As chairman of the committee assigned to spearhead the massive-and historic-asset-backed commercial paper (ABCP) restructuring process in Canada, Purdy Crawford spent more than a year focused on the losses of thousands of investors. So it may seem a little ironic that during his downtime, he chose to occupy himself by thinking about investing. But for the veteran executive and commercial lawyer, portfolio-managing is a long-standing passion that combines two of his great interests-reading and the study of people.
Crawford's career as an investor started early, after his return to Toronto from Harvard Law School in 1958. "I went to the bank and borrowed all I could," he says, "which probably amounted to $20,000 of stock." One early investment was in Berkshire Hathaway-when it was only $6,000 per share (in mid-April, it was trading at $91,000). "I'm still holding that," he says with his impish smile. "That was the start, though-I started reading more and more, about investing and business."
He hasn't stopped since. A voracious assimilator of information, Crawford reads an ever-growing list of material that includes analysts' reports, annual reports (paying particular attention to the chairman's letter), Barron's, Forbes and Fortune magazines, BusinessWeek, Harvard Business Review, Report on Business magazine and all the business books he can get. Well, nearly all-"I don't believe in these so-called strategy books," he says. "It seems to me they take what could be 20 pages and blow it up into 200."
As his required-reading pile expanded, Crawford became confident that he knew enough to make sound investing decisions. "I remember one fellow I used to rely on for investing advice-there came a time when he was asking my opinion."
There is something slightly incongruous about the sweetness of his face-that sandy curl across his forehead, and his porcelain skin against the steeliness of his pale blue eyes. One can imagine that over a lifetime as a lawyer, Crawford has used this to his advantage, catching opponents off guard-at least in the early days before his reputation became monolithic.
Crawford makes investments based on a range of macroeconomic information, industry fundamentals, business-specific data, and then, most importantly, a judgment of management. "A big part of the decision for me is the calibre of the people who run the company. …I read these analysts' reports and not enough of them put enough weight on the people running the business. It can make all the difference." As a former CEO himself (of Imasco Ltd., from 1985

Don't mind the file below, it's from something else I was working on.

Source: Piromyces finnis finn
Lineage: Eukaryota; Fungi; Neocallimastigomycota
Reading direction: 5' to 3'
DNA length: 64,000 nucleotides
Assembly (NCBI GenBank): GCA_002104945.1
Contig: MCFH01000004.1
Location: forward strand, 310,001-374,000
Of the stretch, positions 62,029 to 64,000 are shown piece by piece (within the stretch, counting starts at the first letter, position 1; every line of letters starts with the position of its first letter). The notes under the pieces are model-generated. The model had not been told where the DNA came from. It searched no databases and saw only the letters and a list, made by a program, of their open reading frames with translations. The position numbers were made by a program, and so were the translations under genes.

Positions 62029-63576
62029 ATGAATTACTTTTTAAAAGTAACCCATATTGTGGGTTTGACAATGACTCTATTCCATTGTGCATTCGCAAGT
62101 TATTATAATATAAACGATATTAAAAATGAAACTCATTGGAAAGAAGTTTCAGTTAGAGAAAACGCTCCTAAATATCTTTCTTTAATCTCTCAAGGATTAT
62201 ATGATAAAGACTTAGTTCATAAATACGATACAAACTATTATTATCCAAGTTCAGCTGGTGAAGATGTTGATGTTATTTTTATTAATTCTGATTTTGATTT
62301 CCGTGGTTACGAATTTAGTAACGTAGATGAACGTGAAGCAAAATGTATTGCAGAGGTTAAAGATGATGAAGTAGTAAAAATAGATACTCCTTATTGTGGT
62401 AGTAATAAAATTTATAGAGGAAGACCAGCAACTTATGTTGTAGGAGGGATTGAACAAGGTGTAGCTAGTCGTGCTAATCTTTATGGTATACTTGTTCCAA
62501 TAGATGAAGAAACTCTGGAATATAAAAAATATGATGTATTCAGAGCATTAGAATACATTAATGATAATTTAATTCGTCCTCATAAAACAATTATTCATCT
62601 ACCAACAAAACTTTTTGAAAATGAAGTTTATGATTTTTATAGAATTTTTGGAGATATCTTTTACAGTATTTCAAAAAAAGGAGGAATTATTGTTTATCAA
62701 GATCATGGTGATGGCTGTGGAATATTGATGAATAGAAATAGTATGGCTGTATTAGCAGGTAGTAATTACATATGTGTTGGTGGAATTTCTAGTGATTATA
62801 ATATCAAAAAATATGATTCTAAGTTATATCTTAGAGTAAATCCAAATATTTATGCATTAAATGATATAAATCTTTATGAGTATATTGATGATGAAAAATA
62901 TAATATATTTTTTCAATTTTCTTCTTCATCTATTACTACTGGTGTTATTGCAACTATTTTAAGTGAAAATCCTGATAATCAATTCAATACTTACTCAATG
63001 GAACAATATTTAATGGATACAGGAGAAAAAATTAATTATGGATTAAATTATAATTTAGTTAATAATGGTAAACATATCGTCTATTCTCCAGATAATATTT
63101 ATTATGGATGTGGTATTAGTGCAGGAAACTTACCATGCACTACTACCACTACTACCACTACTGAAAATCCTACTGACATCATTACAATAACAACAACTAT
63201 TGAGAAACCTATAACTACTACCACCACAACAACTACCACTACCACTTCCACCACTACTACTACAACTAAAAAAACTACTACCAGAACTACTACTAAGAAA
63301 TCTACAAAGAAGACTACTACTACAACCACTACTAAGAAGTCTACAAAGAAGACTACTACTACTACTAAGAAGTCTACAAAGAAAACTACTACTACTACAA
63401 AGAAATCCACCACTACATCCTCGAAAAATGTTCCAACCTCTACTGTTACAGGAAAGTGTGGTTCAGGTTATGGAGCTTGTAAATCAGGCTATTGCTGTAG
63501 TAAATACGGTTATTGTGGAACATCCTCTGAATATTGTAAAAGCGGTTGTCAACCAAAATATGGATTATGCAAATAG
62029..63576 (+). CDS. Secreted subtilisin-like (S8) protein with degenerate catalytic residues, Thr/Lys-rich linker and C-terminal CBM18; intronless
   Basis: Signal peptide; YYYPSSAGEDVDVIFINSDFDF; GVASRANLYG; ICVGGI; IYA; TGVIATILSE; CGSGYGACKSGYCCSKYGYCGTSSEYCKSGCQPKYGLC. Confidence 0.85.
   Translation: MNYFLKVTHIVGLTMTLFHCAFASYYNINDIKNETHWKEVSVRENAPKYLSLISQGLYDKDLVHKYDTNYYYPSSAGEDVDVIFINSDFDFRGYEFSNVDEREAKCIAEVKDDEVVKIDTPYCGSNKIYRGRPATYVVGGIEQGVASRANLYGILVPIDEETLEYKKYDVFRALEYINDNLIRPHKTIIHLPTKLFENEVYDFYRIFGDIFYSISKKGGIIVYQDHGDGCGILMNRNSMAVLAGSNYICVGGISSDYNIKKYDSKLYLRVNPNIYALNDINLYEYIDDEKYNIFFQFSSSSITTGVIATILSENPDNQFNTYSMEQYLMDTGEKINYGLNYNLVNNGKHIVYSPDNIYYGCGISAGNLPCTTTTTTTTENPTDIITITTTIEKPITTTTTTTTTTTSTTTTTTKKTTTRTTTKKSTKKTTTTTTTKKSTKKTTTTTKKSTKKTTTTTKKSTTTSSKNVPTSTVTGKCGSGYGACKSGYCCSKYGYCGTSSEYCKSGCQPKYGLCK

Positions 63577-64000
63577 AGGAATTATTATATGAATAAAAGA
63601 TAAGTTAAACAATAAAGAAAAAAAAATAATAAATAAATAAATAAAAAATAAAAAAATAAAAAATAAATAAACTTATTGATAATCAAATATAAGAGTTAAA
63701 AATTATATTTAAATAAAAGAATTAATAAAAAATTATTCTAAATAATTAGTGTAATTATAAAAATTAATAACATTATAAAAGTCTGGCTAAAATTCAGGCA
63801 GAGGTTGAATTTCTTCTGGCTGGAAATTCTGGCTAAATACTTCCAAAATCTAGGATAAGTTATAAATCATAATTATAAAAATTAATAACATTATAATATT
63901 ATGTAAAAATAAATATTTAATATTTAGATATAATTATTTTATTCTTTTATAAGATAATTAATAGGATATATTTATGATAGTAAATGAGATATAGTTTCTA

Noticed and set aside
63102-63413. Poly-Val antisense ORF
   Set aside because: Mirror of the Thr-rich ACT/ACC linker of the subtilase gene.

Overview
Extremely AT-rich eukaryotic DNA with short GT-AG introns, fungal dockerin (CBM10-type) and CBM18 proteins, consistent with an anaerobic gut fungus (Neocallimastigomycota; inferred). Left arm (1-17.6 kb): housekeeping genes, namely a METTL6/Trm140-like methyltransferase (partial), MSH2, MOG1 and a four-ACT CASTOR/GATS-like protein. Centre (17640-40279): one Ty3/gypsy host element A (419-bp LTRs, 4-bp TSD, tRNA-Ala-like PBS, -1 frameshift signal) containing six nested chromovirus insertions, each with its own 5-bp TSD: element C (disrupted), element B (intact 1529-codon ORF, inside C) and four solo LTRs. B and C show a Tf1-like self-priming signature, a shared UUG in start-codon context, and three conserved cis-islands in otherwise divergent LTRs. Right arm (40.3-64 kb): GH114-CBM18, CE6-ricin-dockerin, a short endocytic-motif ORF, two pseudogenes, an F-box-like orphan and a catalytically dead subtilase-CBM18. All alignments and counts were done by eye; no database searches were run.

to 1995), Crawford knows a good many of his peers in Canada and the U.S. Like Warren Buffett, he believes in the notion of buying what you understand. "If I had a criticism of Mr. Buffett, it's that he doesn't move investments enough." Crawford's good bets over time have included consumer names such as Johnson & Johnson, Procter and Gamble and Pepsico.
He owns Nasdaq-listed Lincoln Electric, and he's keen on biotech crop leader Monsanto, which makes herbicides and genetically modified grains. "The stock is depressed," Crawford says, "but earnings are going higher."
Canadian National Railway has been his best Canadian investment (he's been on its board since 1995). His luckiest trade may have been out of Nortel, when it was still sitting at $70. "I just didn't like the management," he muses now.
So after years of smart investing, what's his portfolio worth now? Crawford won't say, but he will say that he makes his trades through a TD Waterhouse discount brokerage account. (Actually, his long-time assistant, Sue Lucas, makes the trades under his direction. She also keeps monthly records for him to review.)
As for the long and circuitous restructuring of the commercial paper market, Crawford says now that he considered resigning the chairman's job several times because some of the key players in the negotiations were difficult personalities. But he really committed to the project during a cross-country road show he undertook to explain how a restructuring deal might work. As he travelled the country, he met individual investors and heard their anger and frustration. "After that, I just couldn't leave them. They were obviously sincere and concerned.
I could relate to them."
The resolution of the ABCP crisis was hard-won and, in some ways, is still controversial, but Crawford is satisfied he did what he could for the investors. And no one can deny he gave it his all.
With the development of a plan for restructuring $32 billion worth of ABCP notes now behind him, he's looking forward to a slightly less hectic pace. He and his wife of more than 50 years, Beatrice, split their time between Toronto, a home in Caledon, Ontario, and holiday homes in Nova Scotia (where he's from) and Naples, Florida. They also spend a lot of time with their six children and 15 grandchildren.
Apropos of his appetite for reading, Crawford has taken to passing on interesting articles and reports to a select circulation list-he calls his missives "Purdy's Picks."
"I'd be the first to admit there might be people out there who would be better than me at this…but I enjoy it." And, he adds, with his gravelly laugh, "I've made my share of bad investments, but strangely I can't remember them."